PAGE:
Jeff Stephens
Yeah, that’s cool. So if you if you were to go into the next level agents group and do a survey, what percentage of those folks do you feel like as agents have also gotten involved with investing to some degree?

Kevin Kauffman
I’ll bet it’s less than 20%. You know, if I, if I go into the next, this is not to say that inexorable agents, that’s, you know, we’re only the best agents in the but there are, there’s a higher percentage of people that run businesses in there as opposed to just being real estate agents. Yeah. And so you know, so some of them have the time or the capital to do so. So there’s probably a higher percentage in that group than, say, just real estate agents overall. But if you took a look at the, you know, there’s about 2 million licensed real estate salespeople or real estate agents and brokers in the United States, about 1.1 million realtors, if you will. I bet you less than 10% of them maybe maybe even less than that 5% or less are actually quote unquote investors meaning they’ve got at least one one investment property would be my guess. But I don’t. That’s a total guess and shot in the dark by the way. I want to make sure I don’t think I’m I’m relaying statistics that are actually true. That’s in my head.

Jeff Stephens
Yeah. Well, that’s okay. And that. I mean, that is an interesting insight, I think, in and of itself. So I guess my follow up question there would be if for considering all these real estate agents have a front row seat to I don’t know, well, just obviously real estate but they probably have a front row seat to seeing people using real estate to build businesses and to make money and long term money or short term money whether it’s you know, rental houses or flips or commercial properties. All those things, they presumably have kind of a front row seat to that, why do you think more of them don’t get as involved as as I might expect them to?

Kevin Kauffman
So I think there’s a couple reasons like, you know, I can tell you why I didn’t get involved. And then I’ll tell you why I think more of the general population population of realtors don’t get involved or having gotten involved, I should say. I know for me for quite a while one of the things I was focused on was really building our real estate business. I mentioned earlier briefly, in the intro, that we happen to sell real estate in different cities, besides just the Phoenix area, and I got really focused in on the business and narrowly focused and that was and I accept responsibility for it. And I will say kind of my primary key mentor at the time, just kept telling me just reinvest everything into this business. Keep focused on it, you know, kind of blinders on to everything else. And so for me, that’s what it was like. I mean, it was a conscious decision not to do it. I had countless conversations with friends who are who are more active on the investing side of the world than I am it were, you know, leave a lunch or a coffee or, or a zoom, or a phone meeting or something, oh, gosh, you know, so and so’s killing it? Why am I not doing this? And I would just have to say, you know, I’m folk to kind of remind myself and focus on this focus on building this operation. So I know for me that that was the thing that kept me out of it for a long time, or at least that’s the story I’ve told myself. And then I think a lot of other folks in our industry, a lot of people just like, think it’s no different even though most people that get a real estate license are very entrepreneurial at heart. A lot of them are just, I’m not gonna have a job. There’s no you’re not going to tell me what to do type of people who get in the business. I think what happens is they get in And it’s a, it’s still a rat race. It’s just a different rat race, you know, or different wheel that they’re on. But they’re still on a wheel and they’re spinning it trying to make it work. And so I think that’s probably one of the reasons why a great percentage of people don’t is they just, it’s not, you know, it’s hard. It’s just hard to do something different. I think it’s hard for people to make decisions about their future, as opposed to making a decision about you know, I shouldn’t say future. It’s hard to make a decision about 10 years from now when you’re when most of your decisions are about 30 days from now.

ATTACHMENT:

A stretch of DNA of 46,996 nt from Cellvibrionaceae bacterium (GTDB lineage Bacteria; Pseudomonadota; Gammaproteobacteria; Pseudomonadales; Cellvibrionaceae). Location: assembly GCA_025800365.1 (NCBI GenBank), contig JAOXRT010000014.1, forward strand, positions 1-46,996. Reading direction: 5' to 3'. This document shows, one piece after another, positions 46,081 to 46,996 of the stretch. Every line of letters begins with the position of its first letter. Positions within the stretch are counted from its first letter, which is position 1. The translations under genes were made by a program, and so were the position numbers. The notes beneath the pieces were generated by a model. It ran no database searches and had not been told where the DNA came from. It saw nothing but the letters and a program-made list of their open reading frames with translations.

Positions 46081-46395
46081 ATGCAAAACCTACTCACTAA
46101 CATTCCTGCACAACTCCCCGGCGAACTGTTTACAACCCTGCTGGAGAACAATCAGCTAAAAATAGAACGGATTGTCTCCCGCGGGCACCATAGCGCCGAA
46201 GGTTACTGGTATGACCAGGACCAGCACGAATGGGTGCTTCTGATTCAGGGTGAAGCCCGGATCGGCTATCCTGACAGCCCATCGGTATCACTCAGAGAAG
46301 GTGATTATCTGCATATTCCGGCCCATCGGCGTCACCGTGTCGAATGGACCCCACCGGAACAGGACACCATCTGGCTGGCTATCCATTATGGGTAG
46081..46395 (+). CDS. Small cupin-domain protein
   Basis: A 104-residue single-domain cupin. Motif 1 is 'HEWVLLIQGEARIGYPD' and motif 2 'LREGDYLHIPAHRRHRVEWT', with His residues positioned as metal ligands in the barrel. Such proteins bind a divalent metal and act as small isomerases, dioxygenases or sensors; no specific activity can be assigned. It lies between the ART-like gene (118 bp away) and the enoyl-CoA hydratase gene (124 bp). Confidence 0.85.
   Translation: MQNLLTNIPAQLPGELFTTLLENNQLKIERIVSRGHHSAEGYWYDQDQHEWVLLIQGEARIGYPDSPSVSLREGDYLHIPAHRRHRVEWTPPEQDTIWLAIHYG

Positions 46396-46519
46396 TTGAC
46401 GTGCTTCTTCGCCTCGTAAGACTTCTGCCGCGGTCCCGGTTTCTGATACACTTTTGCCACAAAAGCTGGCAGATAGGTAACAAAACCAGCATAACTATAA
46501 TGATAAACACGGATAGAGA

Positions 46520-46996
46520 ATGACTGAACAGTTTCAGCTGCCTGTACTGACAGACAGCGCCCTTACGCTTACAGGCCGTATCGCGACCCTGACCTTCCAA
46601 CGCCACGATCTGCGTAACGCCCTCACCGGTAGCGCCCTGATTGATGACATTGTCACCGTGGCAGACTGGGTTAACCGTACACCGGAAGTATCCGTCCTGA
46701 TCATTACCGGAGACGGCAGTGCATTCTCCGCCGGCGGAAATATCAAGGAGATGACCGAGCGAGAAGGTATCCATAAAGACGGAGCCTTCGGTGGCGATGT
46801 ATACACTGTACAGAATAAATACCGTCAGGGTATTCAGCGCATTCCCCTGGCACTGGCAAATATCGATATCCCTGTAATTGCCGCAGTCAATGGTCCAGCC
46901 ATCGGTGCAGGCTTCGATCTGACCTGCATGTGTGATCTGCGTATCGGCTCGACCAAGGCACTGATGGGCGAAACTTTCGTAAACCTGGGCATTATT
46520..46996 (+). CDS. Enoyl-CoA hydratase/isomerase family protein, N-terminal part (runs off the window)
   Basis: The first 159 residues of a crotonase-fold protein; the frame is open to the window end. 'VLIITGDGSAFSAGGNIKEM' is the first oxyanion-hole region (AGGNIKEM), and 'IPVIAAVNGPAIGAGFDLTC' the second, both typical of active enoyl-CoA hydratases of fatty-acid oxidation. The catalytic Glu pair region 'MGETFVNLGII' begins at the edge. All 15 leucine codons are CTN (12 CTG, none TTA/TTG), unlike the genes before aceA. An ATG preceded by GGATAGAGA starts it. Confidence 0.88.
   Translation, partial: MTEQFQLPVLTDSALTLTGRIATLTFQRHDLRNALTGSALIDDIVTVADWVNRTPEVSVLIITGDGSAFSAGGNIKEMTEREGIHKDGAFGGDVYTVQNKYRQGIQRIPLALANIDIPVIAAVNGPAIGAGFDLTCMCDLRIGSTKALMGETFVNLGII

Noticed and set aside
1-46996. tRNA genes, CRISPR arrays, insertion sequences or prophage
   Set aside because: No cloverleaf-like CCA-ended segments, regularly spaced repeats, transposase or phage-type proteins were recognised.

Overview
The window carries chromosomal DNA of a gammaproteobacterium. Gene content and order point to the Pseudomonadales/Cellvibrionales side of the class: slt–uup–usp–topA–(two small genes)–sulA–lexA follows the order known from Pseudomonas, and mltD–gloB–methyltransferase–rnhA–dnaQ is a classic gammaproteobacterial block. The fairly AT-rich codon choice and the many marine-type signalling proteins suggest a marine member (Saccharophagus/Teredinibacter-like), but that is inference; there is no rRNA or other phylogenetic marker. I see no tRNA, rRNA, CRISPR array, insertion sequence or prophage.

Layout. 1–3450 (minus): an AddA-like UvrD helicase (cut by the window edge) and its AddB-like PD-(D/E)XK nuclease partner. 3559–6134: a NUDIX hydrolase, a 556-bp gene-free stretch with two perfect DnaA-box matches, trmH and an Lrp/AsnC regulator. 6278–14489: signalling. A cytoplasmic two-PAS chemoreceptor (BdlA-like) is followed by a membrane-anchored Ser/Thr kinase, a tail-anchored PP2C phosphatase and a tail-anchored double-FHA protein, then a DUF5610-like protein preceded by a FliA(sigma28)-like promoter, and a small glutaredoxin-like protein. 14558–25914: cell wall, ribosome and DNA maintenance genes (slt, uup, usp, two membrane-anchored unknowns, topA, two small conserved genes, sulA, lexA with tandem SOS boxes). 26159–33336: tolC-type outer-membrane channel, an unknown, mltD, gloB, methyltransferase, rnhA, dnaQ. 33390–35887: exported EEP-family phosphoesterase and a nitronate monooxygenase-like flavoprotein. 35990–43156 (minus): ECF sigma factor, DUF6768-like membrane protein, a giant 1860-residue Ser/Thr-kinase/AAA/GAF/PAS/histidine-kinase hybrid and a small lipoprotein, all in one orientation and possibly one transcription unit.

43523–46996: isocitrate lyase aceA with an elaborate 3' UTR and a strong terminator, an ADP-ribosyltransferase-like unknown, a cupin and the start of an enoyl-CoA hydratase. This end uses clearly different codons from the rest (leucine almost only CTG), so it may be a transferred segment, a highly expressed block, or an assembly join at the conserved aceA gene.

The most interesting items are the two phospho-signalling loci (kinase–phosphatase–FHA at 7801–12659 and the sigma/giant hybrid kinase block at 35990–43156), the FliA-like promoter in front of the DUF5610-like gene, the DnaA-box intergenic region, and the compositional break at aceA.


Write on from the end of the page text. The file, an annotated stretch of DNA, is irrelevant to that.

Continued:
Jeff Stephens
Yeah. That makes sense. I can definitely see how, yeah, it’s a different mentality. I guess it gets fostered in those those two different roles. One of the things I was gonna I was gonna ask you about, I make this distinction between real estate investors and entrepreneurs in real estate and I’d love to hear your comment on that. But it occurred to me that maybe the same thing could be argued about real estate agents. Do you think there’s a difference between a real estate agent and an entrepreneur who happens to operate in real estate?

Kevin Kauffman